Death anxiety, exposure to death, mortuary preferences, and religiosity in five countries

Jonathan Jong, Jamin Halberstadt, Matthias Bluemke, Christopher Kavanagh, Christopher Jackson

Research output: Contribution to journalArticle

1 Downloads (Pure)

Abstract

We present three datasets from a project about the relationship between death anxiety and religiosity. These include data from 1,838 individuals in the United States (n = 813), Brazil (n = 800), Russia (n = 800), the Philippines (n = 200), South Korea (n = 200), and Japan (n = 219). Measures were largely consistent across samples: they include measures of death anxiety, experience of and exposure to death, religious belief, religious behaviour, religious experience, and demographic information. Responses have also been back-translated into English where necessary, though original untranslated data are also included.

Original languageEnglish
Article number154
Number of pages5
JournalScientific data
Volume6
Issue number1
DOIs
Publication statusPublished - 21 Aug 2019
Externally publishedYes

Fingerprint

Anxiety
anxiety
death
Japan
Philippines
South Korea
religious behavior
experience
Russia
Brazil
Necessary
Religion
Religiosity
Experience

Bibliographical note

Open Access This article is licensed under a Creative Commons Attribution 4.0 International License, which permits use, sharing, adaptation, distribution and reproduction in any medium or format, as long as you give appropriate credit to the original author(s) and the source, provide a link to the Creative Commons license, and indicate if changes were made. Te images or other third party material in this article are included in the article’s Creative Commons license, unless indicated otherwise in a credit line to the material. If material is not included in the article’s Creative Commons license and your intended use is not permitted by statutory regulation or exceeds the permitted use, you will need to obtain permission directly from the copyright holder.

ASJC Scopus subject areas

  • Statistics and Probability
  • Information Systems
  • Education
  • Computer Science Applications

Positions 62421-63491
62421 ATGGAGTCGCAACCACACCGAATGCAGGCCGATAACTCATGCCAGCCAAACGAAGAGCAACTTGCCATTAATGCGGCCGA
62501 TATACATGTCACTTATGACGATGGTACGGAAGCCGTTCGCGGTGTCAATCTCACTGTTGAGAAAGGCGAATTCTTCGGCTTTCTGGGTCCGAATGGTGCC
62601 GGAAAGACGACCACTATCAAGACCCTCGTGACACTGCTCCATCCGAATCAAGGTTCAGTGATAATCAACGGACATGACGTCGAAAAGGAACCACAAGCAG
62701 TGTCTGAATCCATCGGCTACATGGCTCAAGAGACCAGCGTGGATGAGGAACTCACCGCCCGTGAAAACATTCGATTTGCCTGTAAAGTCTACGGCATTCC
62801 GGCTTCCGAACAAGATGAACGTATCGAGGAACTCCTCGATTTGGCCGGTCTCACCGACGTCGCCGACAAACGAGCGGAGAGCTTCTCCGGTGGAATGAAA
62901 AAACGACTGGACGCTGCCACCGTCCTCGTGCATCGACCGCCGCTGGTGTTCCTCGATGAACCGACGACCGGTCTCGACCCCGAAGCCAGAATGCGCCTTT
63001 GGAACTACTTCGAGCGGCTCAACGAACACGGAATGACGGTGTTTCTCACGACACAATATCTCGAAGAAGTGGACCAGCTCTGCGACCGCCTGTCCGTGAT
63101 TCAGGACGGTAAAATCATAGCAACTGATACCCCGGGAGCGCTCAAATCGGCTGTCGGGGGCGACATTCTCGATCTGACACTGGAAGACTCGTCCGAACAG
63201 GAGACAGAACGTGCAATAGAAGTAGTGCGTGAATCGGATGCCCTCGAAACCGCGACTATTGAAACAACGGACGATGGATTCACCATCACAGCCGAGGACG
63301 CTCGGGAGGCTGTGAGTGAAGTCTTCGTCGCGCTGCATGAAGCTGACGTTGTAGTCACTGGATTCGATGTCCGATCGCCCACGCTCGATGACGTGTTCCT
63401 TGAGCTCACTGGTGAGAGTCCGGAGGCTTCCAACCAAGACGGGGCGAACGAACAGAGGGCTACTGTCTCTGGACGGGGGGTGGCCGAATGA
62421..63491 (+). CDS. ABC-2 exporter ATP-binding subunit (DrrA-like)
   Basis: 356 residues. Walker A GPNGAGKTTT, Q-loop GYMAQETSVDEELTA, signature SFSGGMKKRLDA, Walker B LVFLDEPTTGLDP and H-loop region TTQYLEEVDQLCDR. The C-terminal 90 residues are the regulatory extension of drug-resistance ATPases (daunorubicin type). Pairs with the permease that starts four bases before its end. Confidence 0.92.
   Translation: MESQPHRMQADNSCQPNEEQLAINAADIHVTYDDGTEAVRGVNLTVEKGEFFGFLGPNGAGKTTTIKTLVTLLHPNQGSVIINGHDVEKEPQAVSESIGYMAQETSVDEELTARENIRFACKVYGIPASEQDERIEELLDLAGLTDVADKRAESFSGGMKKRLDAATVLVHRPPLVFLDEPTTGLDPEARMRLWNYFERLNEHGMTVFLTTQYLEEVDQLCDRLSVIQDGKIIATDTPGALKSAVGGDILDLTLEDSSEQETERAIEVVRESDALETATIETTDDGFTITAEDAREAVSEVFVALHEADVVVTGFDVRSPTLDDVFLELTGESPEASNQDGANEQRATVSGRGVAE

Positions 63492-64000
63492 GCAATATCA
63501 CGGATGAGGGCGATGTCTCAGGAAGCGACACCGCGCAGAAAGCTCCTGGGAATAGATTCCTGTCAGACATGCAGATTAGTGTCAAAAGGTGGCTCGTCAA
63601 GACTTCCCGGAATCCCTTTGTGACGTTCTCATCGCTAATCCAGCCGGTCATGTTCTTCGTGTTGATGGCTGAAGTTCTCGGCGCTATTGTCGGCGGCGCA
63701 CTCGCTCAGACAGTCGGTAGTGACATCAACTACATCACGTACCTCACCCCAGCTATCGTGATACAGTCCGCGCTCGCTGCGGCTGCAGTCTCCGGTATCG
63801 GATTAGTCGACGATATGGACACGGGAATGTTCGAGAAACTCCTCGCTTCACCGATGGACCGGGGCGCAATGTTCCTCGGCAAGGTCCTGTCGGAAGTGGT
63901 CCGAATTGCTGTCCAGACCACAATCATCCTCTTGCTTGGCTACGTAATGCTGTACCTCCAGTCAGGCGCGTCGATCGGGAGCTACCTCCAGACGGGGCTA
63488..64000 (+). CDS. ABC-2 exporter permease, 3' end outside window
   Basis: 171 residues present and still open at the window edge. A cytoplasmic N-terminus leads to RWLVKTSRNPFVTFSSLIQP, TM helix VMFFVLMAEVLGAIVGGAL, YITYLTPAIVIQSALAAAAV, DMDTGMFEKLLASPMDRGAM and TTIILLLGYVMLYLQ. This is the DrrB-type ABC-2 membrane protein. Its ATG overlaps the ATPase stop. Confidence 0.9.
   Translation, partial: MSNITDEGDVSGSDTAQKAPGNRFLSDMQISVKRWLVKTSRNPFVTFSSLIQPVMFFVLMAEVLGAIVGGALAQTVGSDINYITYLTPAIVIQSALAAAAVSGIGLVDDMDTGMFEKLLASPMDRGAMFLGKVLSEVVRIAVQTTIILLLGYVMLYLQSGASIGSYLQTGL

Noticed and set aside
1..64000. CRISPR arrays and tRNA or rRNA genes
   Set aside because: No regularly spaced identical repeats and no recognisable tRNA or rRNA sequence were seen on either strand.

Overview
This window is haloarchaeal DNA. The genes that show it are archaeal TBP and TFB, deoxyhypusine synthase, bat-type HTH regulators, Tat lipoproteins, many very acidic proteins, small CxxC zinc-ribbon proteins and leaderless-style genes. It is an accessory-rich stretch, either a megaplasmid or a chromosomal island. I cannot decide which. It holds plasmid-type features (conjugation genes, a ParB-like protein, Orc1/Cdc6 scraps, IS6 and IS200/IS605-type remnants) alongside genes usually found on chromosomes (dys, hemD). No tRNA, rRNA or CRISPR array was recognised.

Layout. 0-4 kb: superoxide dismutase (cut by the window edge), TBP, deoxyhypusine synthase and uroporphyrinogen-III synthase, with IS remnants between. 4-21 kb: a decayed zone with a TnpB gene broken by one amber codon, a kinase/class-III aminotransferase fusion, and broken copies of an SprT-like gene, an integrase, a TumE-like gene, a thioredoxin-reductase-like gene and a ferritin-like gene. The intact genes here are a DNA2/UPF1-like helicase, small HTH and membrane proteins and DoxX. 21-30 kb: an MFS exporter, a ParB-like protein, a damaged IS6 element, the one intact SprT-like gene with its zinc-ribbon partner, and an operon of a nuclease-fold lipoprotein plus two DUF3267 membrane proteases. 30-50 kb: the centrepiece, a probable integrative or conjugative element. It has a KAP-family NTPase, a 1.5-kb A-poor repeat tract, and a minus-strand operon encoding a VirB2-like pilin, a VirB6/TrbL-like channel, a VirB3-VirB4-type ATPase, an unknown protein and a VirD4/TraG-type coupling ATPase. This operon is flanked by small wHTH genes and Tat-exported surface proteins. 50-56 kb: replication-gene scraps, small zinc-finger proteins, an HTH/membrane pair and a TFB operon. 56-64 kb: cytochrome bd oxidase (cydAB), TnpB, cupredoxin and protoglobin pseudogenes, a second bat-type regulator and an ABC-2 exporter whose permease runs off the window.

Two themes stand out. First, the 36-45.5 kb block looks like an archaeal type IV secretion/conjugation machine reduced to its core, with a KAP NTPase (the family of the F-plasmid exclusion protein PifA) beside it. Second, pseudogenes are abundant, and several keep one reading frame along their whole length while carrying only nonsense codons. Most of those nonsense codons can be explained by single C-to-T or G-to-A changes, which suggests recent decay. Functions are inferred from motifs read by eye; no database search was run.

• Statistics, Probability and Uncertainty
  • Library and Information Sciences

Cite this

Death anxiety, exposure to death, mortuary preferences, and religiosity in five countries. / Jong, Jonathan; Halberstadt, Jamin; Bluemke, Matthias; Kavanagh, Christopher; Jackson, Christopher.

In: Scientific data, Vol. 6, No. 1, 154, 21.08.2019.

Research output: Contribution to journalArticle

Jong, Jonathan ; Halberstadt, Jamin ; Bluemke, Matthias ; Kavanagh, Christopher ; Jackson, Christopher. / Death anxiety, exposure to death, mortuary preferences, and religiosity in five countries. In: Scientific data. 2019 ; Vol. 6, No. 1.
@article{a9abe591258f40fab23422b4f3af4bdb,
title = "Death anxiety, exposure to death, mortuary preferences, and religiosity in five countries",
abstract = "We present three datasets from a project about the relationship between death anxiety and religiosity. These include data from 1,838 individuals in the United States (n = 813), Brazil (n = 800), Russia (n = 800), the Philippines (n = 200), South Korea (n = 200), and Japan (n = 219). Measures were largely consistent across samples: they include measures of death anxiety, experience of and exposure to death, religious belief, religious behaviour, religious experience, and demographic information. Responses have also been back-translated into English where necessary, though original untranslated data are also included.",